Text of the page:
Deane talks Student Choice Initiative, Wellness Services at Special Assembly

Deane acknowledges potential danger of the SCI

Patrick Deane visited AMS Assembly on Nov. 25.

When Principal Patrick Deane appeared at AMS Special Assembly on Monday, the first question he was asked was about the Student Choice Initiative (SCI).

Deane visited Assembly on Nov. 25 to expand his Conversation initiative, a series of open forum meetings he’s hosting this year to inform the University’s next strategic framework, a long-term plan developed by the administration.

The SCI was unanimously struck down by a Divisional Court of judges last week, a decision that deemed the policy unlawful and rejected the Ministry’s authority to interfere in relationships between universities and their respective student associations.

Liam Tharp, chair of the AMS Board of Directors, asked Deane about the political situation currently surrounding the SCI.

“I wanted to get your opinion and thoughts on the [policy] overall,” Tharp said.

Deane said he was expecting a question about the SCI.

“It’s too early to really understand what that means, what that means for us right now,” he said. “Services are not being provided that would otherwise have been provided.”

He added it’s “almost certain” the Ministry will appeal the court’s decision in some way.

In his personal view, Deane said he thinks all students should support services, even if they don’t benefit from them.

“That’s one of the basic principles of a good and just society, that we contribute even when we’re not expecting to derive immediate, personal benefit,” he said. “That’s where I am personally on it. I think the Student Choice Initiative may have delivered some results to this government that were unexpected, and it has certainly been challenging for student societies and organizations.”

Deane said once the University understands what the government chooses to do next, the administration will know the next steps to take.

“The position of the administration has been to be mindful of the importance of the services that are provided by student government, and where possible and permissible under the regulations of the government, to support that.”

When Deane asked Assembly members to talk about why they’re proud of Queen’s, one student referenced the level of student engagement and opportunities on campus.

“Students have influence at the highest levels,” Deane said. “I think that’s fantastic, and I would say, by the way, that’s one of the things that’s potentially dangerous about the Student Choice Initiative, that it does run the risk of undermining that capacity for students to carry responsibility and exercise it.”

Student Consultations

Referencing controversy around the alcohol and sexual violence policies, Engineering Society President Delaney Benoit asked Deane to comment on the role he believes students should play in consultations and, additionally, how he would ensure consultations between the administration and students would happen.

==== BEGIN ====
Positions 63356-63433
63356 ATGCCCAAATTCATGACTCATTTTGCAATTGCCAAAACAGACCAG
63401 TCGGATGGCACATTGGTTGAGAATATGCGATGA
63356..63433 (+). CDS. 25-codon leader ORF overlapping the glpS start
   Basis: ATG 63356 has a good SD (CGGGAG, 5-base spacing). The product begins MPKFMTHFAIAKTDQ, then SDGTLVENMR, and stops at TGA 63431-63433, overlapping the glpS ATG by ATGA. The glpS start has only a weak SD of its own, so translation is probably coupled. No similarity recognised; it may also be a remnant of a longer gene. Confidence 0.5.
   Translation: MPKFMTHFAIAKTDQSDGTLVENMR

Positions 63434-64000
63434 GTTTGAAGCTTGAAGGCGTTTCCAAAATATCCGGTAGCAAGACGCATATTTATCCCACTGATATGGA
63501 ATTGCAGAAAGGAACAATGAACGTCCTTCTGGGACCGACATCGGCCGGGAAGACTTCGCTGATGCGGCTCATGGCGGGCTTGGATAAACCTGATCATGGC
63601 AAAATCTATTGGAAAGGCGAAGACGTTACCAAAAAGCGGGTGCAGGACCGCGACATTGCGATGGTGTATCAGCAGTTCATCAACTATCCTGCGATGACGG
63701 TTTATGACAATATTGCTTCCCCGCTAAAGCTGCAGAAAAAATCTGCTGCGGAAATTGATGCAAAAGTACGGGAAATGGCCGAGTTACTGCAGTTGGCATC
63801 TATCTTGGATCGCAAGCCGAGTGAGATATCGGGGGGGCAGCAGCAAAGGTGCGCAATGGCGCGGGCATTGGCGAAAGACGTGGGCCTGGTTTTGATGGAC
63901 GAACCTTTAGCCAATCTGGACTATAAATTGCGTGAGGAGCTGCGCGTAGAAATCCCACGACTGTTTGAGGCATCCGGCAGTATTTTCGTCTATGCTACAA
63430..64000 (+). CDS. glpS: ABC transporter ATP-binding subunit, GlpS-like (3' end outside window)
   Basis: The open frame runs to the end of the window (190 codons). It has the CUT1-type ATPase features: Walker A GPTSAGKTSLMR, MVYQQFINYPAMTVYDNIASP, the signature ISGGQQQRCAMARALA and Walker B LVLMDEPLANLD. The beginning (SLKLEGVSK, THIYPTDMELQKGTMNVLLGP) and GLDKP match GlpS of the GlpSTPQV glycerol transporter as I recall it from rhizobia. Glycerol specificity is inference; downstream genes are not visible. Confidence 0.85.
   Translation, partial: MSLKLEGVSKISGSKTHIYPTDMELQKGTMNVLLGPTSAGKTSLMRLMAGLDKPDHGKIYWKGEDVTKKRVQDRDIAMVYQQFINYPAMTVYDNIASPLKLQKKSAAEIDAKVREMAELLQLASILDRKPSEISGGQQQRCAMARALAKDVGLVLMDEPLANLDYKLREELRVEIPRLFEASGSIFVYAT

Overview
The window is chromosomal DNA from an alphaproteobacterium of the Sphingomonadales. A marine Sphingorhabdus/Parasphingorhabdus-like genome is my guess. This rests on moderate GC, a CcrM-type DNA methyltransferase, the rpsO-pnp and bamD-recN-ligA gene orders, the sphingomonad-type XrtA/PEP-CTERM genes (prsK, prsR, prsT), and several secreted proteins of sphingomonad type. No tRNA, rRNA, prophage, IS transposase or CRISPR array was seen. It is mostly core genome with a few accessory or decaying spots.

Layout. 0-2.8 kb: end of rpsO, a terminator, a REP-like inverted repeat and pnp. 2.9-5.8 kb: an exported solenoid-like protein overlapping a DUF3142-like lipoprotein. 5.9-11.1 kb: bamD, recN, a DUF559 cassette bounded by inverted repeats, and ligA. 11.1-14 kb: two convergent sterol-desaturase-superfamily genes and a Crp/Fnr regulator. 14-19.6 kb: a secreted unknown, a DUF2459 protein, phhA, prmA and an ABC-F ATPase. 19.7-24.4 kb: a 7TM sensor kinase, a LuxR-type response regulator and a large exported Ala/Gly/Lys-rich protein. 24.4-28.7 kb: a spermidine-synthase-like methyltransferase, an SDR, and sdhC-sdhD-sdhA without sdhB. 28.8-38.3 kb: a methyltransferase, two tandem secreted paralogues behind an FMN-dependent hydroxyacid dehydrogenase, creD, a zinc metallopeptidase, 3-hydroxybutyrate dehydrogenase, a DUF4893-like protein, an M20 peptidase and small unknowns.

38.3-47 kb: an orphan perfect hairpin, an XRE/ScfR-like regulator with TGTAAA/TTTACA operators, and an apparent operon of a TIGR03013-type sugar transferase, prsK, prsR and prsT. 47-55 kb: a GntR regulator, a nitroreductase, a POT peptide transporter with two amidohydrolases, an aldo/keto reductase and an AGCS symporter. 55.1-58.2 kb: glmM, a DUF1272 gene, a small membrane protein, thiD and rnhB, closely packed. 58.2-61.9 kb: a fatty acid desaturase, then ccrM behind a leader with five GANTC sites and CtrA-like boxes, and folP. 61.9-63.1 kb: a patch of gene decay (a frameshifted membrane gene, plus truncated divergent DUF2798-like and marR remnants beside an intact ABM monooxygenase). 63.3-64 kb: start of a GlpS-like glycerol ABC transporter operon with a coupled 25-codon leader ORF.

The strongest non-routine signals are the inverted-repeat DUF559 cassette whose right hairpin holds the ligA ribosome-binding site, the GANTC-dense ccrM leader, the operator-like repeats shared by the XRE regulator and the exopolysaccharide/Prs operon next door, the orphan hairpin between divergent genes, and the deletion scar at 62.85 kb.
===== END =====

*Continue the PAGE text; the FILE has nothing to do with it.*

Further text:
“I think in both of those policies and many others which bear heavily on the experience of students in the university, students have to have a major role in the formation of those policies,” Deane said. “There has to be real dialogue about policies of this sort.”

Deane acknowledged the University should be more deliberate about seeking out student input and “reckoning with it.”

“However you end up, the process has to be sound,” he said.

Mental Health

A student in attendance told Deane about his struggles accessing counselling at Student Wellness Services and asked whether the University had any plans to change its structure in the coming years.

“This is a huge issue, and has become over the last 15 years at universities, a massive, massive challenge. Absolutely, the University sees the need to continue to improve what is available to support students.”

He added that while the University should improve upon meeting individual needs, it should ask whether it’s responsible for creating those needs.

“We also have to ask to what extent is the way in which we habitually do business contributing to the problem.”

Another student referenced the same-day counselling appointments introduced at SWS over the summer and the stress it’s causing students. She pointed out that she recently called to make an appointment and was told all the appointment slots had been booked before 8:03 a.m.

“The experience you had trying to secure one of those same-day appointments, that’s upsetting to hear,” Deane said. “That, I have to take away with me and talk to the people over in charge of the provision of mental health support to people who need that immediately.”

Town-Gown relations

Undergraduate Trustee Tyler Macintyre asked Deane how he views Kingston’s relationship with students.

“I think, at the moment, and this is a longstanding problem which goes back to when I was at Queen’s, that relationship is slightly obscured by the [issue of] street parties,” Deane said.

Referencing his Nov. 5 appearance at City Council, Deane said students are actively engaged in the community beyond Homecoming and St. Patrick’s Day.

“All the council wanted to talk to me about was the street partying. On the other hand, that is not all students do in this community,” he said.

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